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As reported recently, the Food and Drug Administration (“FDA”) has come out for a second time to strengthen their warning with respect to sodium-glucose cotrasnporter-2 (SGLT2) inhibitors. You can read that post here.

The first warning in May 2015, was a warning which stated that those who used SGLT2 inhibitors may be at risk of developing diabetic ketoacidosis. The second communication in December 2015 required the manufacturers of SGLT2 inhibitor drugs to change their warning label to include a warning about an increased risk of diabetic ketoacidosis and urinary tract infections.

The basis for these warnings appears to stem from the adverse events warning system used by the public to notify the FDA of complications with certain drugs. This is known as the FAERS, or the FDA Adverse Events Reporting System.

What Are The SGLT2’s That May Cause Diabetic Ketoacidosis?

The current list of SGLT2 inhibitors available in the US include Invokana, Farxiga and Jardiance, which may be familiar to many given the extensive tv commercial coverage promoting these drugs in 2015 and 2016. Here is a full list of the drugs with their active ingredient names:

  • Farxiga (dapagliflozin)
  • Invokana (canagliflozin)
  • Xigduo XR (dapagliflozin and metformin extended-release)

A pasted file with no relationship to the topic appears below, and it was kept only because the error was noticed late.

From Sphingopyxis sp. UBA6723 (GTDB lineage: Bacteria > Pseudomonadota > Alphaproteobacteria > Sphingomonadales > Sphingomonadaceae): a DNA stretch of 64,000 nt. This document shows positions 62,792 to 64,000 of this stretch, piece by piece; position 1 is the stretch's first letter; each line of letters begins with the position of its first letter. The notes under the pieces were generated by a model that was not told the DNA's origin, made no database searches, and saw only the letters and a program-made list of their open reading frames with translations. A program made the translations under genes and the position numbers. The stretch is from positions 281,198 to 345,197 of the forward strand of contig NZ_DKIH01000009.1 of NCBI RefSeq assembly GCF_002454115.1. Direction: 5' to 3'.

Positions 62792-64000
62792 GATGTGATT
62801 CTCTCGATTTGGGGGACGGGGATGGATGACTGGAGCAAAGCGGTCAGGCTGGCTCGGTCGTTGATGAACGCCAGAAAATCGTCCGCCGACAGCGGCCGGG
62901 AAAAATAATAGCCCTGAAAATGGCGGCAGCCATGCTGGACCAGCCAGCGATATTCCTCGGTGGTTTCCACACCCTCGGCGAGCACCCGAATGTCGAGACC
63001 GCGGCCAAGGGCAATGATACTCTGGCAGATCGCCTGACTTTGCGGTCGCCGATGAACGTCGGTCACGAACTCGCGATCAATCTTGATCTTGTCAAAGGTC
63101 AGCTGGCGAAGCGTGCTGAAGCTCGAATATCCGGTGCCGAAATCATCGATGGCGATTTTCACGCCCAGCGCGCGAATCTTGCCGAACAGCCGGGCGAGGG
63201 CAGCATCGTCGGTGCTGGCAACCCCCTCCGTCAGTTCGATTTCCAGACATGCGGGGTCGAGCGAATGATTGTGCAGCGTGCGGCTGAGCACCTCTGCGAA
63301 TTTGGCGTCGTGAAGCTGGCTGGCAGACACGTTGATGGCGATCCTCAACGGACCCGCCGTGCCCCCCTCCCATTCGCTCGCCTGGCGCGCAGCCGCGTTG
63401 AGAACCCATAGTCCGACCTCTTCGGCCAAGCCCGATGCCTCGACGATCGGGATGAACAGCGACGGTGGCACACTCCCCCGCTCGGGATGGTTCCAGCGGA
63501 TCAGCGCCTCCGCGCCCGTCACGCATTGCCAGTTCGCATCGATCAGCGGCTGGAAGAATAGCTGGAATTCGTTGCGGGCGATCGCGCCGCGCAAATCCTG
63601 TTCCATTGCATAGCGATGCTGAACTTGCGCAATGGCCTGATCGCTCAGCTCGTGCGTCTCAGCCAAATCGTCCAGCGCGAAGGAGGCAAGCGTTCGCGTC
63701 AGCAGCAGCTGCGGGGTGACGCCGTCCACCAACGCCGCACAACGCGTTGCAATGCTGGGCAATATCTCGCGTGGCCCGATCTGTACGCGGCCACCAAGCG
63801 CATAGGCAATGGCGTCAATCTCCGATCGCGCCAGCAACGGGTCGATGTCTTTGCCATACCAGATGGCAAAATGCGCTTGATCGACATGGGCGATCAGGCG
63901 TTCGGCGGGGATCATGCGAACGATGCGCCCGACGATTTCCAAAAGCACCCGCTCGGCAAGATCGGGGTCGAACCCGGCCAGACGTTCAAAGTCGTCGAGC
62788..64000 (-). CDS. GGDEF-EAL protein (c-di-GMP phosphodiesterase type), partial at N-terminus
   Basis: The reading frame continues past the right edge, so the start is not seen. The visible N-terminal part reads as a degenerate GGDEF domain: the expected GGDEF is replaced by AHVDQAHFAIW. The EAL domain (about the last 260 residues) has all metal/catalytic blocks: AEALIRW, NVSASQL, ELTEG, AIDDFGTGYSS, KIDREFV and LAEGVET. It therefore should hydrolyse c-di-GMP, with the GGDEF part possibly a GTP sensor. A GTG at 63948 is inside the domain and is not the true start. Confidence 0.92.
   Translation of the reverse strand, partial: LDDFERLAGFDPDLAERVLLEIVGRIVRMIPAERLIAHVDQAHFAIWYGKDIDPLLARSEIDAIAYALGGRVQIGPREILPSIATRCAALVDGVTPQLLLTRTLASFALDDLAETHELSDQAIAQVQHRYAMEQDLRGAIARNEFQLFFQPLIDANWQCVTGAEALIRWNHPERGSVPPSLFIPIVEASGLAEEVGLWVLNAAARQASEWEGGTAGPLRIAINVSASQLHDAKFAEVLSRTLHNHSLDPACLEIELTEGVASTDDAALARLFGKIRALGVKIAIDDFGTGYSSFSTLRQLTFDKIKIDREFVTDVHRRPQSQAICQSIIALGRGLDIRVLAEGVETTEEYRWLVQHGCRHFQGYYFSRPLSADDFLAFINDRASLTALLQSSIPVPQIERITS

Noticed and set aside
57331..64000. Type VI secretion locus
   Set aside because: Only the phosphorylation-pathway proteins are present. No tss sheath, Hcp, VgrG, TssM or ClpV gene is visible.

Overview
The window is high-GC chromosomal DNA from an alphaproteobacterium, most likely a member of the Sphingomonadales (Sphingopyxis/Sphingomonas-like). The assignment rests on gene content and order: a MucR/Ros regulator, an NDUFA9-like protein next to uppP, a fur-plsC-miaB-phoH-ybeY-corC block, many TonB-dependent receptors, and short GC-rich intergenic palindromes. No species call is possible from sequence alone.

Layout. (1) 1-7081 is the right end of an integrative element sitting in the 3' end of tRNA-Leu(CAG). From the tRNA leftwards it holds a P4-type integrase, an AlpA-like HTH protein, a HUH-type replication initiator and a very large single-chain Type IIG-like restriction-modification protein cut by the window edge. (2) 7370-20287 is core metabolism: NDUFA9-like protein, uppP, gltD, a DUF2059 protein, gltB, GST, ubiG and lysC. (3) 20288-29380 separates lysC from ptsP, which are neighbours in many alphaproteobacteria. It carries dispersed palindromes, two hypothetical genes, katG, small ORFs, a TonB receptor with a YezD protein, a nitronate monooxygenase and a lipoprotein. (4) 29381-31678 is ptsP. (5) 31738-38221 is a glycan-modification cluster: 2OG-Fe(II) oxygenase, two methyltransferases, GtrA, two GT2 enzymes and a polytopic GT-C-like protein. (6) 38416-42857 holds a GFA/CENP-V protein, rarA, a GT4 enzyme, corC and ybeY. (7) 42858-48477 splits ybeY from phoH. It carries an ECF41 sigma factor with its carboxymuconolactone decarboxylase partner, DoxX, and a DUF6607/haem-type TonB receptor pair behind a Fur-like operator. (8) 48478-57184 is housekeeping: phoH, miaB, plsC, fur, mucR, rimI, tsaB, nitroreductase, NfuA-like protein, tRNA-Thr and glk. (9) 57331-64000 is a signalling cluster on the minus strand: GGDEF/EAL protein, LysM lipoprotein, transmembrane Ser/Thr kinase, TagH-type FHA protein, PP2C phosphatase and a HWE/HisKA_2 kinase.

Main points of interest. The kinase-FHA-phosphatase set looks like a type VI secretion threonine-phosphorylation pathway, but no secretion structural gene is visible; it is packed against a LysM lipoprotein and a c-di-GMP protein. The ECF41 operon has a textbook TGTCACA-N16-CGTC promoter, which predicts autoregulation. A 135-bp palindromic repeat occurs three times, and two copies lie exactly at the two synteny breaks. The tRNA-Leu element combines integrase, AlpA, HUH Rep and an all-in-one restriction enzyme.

• Invokamet (canagliflozin and metformin)
  • Glyxambi (empagliflozin and linagliptin)
  • Synjardy (empagliflozin and metformin)

What Is Diabetic Ketoacidosis Or DKA?

DKA or acidosis, is a very serious condition that can occur in type I and type II diabetics. It is a condition that comes about when there is too much acid or ketones in the blood. This can occur as a result by which an SGLT2 operates. The mechanism of operation involves the drug converting excess sugar into a form which can be excreted through urination. This results in the body requiring to potentially source energy from fat and muscle, which when broken down causes fatty acids. These acids cause a chemical imbalance which then causes the ketoacidosis condition. It is difficult to diagnose, and in fact the EMA and the FDA have noted that there have been many cases of delayed diagnosis because traditional diagnosis presented with high blood sugar levels, however, since and SGLT2 operates to control blood sugar, the overall increase is slight, and as such may not appear as ketoacidosis.

Treatment for ketoacidosis requires hospitalization where the patient is often in intensive care as medical staff work to apply insulin and fluids to the body to combat a potentially comatose state.

Invokana Lawsuits Being Filed

As a result of this failure to warn, many patients who took Invokana, one of the SGLT2 drugs with the largest market share, are now stepping forward seeking justice. Lawsuits commonly allege that Invokana caused ketoacidosis among other injuries, and had the plaintiffs been adequately warned about the condition, they would not have taken the drug and suffered the injury.

Banville Law is currently assisting individuals who believe they have a right to an Invokana lawsuit. For more information on our litigation team, visit:

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